The stories of a spirited, tomboyish heroine rapidly became a publishing sensation, with profitable sales of related merchandise including Claudine cigarette holders. But the profits were all Willy’s.

When, in her early 30s, Colette decided to leave the marriage, she had to find a way to support herself. Energetic and resourceful, she began to publish under her own name and took classes in dance and mime. She trained in the gym and went on stage, becoming the only great French author (to my knowledge) to have alternated writing with dancing semi-nude on stages all over France.

She combined her careers, writing both fiction and non-fiction set behind the scenes of the music hall, giving a voice to the underpaid women performers who featured so often from a male perspective in paintings and novels of the time. She also began a passionate affair with a cross-dressing lesbian aristocrat, Missy, and scandalised the nation by sharing a passionate kiss with her on stage.

In the 1907 pantomime which included a kiss with a woman. Wikimedia Commons

Director Wash Westmoreland’s recent film about Colette takes us to this point in her colourful career. She would go on to write prolifically as a journalist, novelist, essayist and innovator in the blended genre of “autofiction”.

She would nurse in World War I, marry twice more, bear a daughter at the age of 40, bolster her flagging finances by opening a beauty parlour – and finally become, for the French, “our great Colette”. But a whiff of scandal was still attached to her name, and acceptance of her as a great writer was slow.

The Catholic Church even refused to grant her a religious funeral (although she would have agreed with the Church, for religion formed no part of her passionate love of life.)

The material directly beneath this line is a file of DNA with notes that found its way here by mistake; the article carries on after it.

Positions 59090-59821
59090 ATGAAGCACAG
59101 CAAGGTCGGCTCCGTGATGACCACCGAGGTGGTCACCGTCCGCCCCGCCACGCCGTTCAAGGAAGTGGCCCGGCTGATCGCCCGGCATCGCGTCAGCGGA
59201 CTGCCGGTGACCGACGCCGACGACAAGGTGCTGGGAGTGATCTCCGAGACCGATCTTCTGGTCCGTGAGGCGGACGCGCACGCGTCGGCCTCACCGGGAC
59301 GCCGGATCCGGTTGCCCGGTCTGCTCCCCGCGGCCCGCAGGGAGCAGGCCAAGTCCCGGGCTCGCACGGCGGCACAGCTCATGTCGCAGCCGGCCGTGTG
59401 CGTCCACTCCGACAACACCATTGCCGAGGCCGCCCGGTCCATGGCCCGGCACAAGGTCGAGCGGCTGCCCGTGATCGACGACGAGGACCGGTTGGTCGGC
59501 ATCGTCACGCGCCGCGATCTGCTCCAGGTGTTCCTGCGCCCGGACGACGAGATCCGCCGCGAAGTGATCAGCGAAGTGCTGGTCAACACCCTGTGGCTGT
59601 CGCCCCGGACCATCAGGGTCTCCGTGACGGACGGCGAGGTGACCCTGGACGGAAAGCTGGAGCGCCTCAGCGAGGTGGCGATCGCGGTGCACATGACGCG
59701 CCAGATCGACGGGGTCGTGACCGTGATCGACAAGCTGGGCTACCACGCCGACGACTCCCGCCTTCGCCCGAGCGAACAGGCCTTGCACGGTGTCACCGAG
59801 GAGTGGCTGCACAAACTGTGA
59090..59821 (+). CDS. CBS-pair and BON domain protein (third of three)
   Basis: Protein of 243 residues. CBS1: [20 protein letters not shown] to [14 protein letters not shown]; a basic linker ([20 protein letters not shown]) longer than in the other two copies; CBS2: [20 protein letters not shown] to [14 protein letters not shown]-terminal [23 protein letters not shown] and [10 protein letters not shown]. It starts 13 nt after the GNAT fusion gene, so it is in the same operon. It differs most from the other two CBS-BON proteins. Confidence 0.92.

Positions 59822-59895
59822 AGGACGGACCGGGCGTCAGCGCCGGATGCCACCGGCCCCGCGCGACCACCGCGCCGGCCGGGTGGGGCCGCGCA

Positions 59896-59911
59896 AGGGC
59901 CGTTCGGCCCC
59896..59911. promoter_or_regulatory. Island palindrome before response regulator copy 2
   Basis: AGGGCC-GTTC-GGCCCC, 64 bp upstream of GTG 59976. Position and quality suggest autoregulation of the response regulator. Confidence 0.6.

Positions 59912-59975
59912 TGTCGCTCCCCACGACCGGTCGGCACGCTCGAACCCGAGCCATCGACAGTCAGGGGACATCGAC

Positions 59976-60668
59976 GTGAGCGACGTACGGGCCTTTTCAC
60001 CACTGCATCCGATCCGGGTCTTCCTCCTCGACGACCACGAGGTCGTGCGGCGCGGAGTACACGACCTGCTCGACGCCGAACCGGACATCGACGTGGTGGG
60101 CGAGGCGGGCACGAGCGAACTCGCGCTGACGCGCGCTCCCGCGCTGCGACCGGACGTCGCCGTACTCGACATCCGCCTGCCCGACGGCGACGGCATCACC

Sex and sensuality

Westmoreland’s film, starring the British actor Keira Knightley, shines a deserved spotlight on an important feminist figure. From the Claudine series on, Colette gives us a serenely irreverent perspective on a patriarchal culture.

She reverses the gaze of heterosexual desire to provide sensual, detailed descriptions of male bodies, and writes with equal sensuality and precision of same-sex desire. She writes movingly of romantic love and motherhood but insists, in her novel Break of Day that both are also peripheral to a woman’s life:

Once we’ve left them both behind, we find that all the rest is gay and varied, and that there is plenty of it.

In life, as in writing, she places female friendship centre-stage, sometimes subverting the eternal triangle by making its primary focus the relationship between a man’s wife and his mistress. She often published in women’s magazines, right up to her death in 1954 (Elle serialised her final books), and wrote comically and caustically of trying to make her own robust, food-loving body fit into the willowy fashions of the inter-war years.

In a very public life, as in her fiction, she exemplified financial and social independence and shame-free sexuality – what we would now call “gender fluidity”. She possessed a generous optimism that went against the grain of the angst and despondency which characterised so much male literature of the 20th century.

She remained, throughout, a popular writer. An author read for pleasure, for the sensuality of her prose, the dry note of humour that peppers her eloquence, the lightness of touch that means her seriousness is never heavy or self-important.

One of France’s greatest – and certainly most unconventional –- writers, she has been translated – often brilliantly – into other languages. Her appearance on cinema screens should bring her even more readers.

Diana Holmes is Professor of French at the University of Leeds and is author of Middlebrow MattersSee the original post on The Conversation.